In the case of non-renewable resources (mineral resources, fossil fuels) it is vital that we learn to recycle them to the maximum extent possible, just like ecosystems re-use the nutrients that make up living things. Only if this is done can we minimize the harm to ecosystems that results from mining the earth's mineral wealth, and ensure that the rarer minerals remain available to future generations of people.


Natural resource management under private property regimes

In the capitalist economic system, only scarce resources are considered valuable, because only these can fetch a high price in the market. Thus, for example, air to breathe has no economic value (it cannot be sold, because everybody has direct access to it). This means that as long as a natural resource is abundant, it is considered “efficient” to waste it in order to make “efficient” use of other more costly (scarce) resources. For example, Ghana invested in expensive machinery in order to increase its timber exports – and then, in order to pay the loans incurred in buying the machinery, had to feed its machines with logs non-stop, no matter what happened to the forests (see Owusu 1998**). Only once forests become scarce in a place are their “ecosystem services” recognized as valuable – and then it becomes possible to monetize those services (and it becomes attractive for the highest bidder to take control of forests in order to sell those services).

A resource can only have a price – and thereby be regarded as scarce and valuable – if somebody owns it. As long as nobody is recognized as an owner, the resource remains “free” even if it is becoming rare. Thus, for example, as an animal species that yields desirable trophies becomes rare, it still remains free for the hunter to kill. Only once the hunter turns around and sells the trophy does it acquire a scarcity value, offering huge profits to the hunter. Hence, increased market value can lead to an animal being hunted to extinction, with the hunting effort becoming greater the rarer the animal has become. This is the opposite of the case when the animal “merely” has use value, because in that case it wouldn't be worth that much effort to track down the last ones.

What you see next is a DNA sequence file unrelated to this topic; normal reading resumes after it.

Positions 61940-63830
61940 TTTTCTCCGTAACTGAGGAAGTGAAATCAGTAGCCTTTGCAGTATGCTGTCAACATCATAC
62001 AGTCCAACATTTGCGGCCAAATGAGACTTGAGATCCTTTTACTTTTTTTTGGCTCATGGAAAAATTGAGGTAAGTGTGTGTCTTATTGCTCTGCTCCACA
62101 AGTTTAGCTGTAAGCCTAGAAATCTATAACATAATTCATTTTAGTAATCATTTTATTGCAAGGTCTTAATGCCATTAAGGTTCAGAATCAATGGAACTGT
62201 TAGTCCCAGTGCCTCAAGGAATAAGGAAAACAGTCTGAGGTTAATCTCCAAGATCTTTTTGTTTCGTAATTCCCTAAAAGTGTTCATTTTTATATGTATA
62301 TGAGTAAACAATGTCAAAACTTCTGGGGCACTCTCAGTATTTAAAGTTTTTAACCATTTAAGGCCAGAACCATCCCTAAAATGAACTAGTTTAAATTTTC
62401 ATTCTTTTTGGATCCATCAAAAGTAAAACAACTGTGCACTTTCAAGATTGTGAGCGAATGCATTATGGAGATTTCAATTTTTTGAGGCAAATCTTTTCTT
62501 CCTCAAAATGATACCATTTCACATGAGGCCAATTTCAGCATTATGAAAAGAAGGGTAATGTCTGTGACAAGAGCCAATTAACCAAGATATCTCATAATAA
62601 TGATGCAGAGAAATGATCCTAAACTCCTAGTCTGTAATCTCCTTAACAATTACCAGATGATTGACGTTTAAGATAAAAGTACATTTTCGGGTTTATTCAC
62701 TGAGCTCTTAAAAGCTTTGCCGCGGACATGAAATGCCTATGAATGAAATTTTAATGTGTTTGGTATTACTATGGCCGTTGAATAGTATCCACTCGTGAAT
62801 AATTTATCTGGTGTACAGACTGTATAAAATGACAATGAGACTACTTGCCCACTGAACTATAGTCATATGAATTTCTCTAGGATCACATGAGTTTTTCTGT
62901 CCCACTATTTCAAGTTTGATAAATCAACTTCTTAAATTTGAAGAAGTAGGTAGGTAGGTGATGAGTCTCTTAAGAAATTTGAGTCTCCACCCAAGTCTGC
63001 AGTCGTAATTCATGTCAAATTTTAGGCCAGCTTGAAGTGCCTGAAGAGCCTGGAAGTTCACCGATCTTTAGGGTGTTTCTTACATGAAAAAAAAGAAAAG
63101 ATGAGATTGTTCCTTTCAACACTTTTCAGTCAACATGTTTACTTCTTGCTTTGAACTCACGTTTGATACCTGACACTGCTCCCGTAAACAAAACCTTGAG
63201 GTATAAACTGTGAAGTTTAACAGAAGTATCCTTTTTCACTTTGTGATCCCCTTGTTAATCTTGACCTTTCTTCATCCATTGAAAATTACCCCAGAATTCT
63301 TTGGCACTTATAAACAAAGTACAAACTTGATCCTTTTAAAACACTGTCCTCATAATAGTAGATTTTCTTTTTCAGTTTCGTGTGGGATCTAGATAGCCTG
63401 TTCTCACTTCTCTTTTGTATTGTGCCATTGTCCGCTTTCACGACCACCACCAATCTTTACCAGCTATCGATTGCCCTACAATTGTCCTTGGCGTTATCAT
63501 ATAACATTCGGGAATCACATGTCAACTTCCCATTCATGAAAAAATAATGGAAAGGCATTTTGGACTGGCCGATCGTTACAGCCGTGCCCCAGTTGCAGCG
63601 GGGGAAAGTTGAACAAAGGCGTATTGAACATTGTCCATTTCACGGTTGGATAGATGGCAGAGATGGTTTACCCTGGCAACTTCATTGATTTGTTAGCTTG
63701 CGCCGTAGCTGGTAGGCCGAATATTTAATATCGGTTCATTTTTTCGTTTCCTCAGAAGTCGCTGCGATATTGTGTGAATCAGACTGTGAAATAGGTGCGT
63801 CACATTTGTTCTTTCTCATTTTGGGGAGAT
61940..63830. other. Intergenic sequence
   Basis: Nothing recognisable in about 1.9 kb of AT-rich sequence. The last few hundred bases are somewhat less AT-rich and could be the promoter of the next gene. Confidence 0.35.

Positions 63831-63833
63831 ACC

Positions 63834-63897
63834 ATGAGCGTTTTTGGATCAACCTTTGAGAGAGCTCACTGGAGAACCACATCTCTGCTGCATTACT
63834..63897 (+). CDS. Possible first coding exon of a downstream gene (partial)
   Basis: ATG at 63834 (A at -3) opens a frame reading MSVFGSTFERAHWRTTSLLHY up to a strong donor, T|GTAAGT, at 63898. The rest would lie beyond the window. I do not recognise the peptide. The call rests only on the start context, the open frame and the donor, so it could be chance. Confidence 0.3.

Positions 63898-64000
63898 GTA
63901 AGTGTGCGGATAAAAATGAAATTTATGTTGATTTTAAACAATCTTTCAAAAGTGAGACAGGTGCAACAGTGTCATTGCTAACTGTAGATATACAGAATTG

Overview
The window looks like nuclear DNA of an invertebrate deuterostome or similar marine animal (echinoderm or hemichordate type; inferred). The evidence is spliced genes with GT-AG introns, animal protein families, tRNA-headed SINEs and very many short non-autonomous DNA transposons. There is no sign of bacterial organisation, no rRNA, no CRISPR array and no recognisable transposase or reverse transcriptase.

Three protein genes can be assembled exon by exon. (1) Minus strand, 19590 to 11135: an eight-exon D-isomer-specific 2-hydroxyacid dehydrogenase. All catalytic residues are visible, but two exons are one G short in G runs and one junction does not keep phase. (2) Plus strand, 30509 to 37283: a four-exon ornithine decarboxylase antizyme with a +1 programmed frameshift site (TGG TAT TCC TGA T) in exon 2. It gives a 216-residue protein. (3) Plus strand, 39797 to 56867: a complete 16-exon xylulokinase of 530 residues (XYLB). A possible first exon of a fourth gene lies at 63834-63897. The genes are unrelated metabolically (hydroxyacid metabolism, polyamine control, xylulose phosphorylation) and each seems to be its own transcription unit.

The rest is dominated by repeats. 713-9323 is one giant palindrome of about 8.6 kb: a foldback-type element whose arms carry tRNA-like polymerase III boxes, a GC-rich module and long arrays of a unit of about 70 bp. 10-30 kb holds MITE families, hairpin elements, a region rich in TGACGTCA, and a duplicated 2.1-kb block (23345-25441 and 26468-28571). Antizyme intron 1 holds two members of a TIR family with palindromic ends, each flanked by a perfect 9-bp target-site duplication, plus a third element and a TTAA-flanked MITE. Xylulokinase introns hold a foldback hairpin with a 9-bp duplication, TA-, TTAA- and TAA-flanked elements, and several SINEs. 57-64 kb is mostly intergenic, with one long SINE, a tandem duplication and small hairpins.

Socially, scarcity can be created even if a natural resource is used in a way that does not deplete the resource. This occurs when a few people have ownership or control over the resource, even while large numbers of people depend on it for their livelihoods or their survival. Examples include agricultural land owned by a few large landholders while the rest of the rural population either has no land at all or only very small plots of land, and mines owned by a large company, worked by workers who have few other economic opportunities and are therefore highly exploitable, and having large environmental impacts on the surrounding community. The pollution of air, water and land by industry also impairs the use of these natural resources for all the people in the affected area.


Natural resource management by the state